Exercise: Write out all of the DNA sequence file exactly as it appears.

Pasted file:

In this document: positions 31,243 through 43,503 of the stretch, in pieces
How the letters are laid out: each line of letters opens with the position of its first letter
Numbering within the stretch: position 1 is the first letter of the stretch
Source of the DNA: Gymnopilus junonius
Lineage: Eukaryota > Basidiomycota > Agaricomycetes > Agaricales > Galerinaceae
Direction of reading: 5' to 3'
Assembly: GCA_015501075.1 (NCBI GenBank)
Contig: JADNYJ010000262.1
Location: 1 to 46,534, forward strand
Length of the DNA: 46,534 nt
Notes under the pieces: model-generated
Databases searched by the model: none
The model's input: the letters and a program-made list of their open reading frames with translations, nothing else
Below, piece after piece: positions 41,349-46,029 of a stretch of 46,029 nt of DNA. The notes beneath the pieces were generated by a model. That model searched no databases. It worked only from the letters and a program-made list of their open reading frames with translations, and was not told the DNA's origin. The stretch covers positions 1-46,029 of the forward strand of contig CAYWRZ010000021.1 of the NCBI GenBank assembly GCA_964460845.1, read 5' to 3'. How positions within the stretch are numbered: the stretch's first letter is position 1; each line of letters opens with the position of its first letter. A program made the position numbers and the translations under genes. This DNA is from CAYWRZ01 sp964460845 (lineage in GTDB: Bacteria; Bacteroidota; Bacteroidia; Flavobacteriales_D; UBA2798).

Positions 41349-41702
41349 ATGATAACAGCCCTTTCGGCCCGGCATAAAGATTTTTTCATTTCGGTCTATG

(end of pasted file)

In this document: positions 31,243 through 43,503 of the stretch, in pieces
How the letters are laid out: each line of letters opens with the position of its first letter
Numbering within the stretch: position 1 is the first letter of the stretch
Source of the DNA: Gymnopilus junonius
Lineage: Eukaryota > Basidiomycota > Agaricomycetes > Agaricales > Galerinaceae
Direction of reading: 5' to 3'
Assembly: GCA_015501075.1 (NCBI GenBank)
Contig: JADNYJ010000262.1
Location: 1 to 46,534, forward strand
Length of the DNA: 46,534 nt
Notes under the pieces: model-generated
Databases searched by the model: none
The model's input: the letters and a program-made list of their open reading frames with translations, nothing else
Below, piece after piece: positions 41,349-46,029 of a stretch of 46,029 nt of DNA. The notes beneath the pieces were generated by a model. That model searched no databases. It worked only from the letters and a program-made list of their open reading frames with translations, and was not told the DNA's origin. The stretch covers positions 1-46,029 of the forward strand of contig CAYWRZ010000021.1 of the NCBI GenBank assembly GCA_964460845.1, read 5' to 3'. How positions within the stretch are numbered: the stretch's first letter is position 1; each line of letters opens with the position of its first letter. A program made the position numbers and the translations under genes. This DNA is from CAYWRZ01 sp964460845 (lineage in GTDB: Bacteria; Bacteroidota; Bacteroidia; Flavobacteriales_D; UBA2798).

Positions 41349-41702
41349 ATGATAACAGCCCTTTCGGCCCGGCATAAAGATTTTTTCATTTCGGTCTATG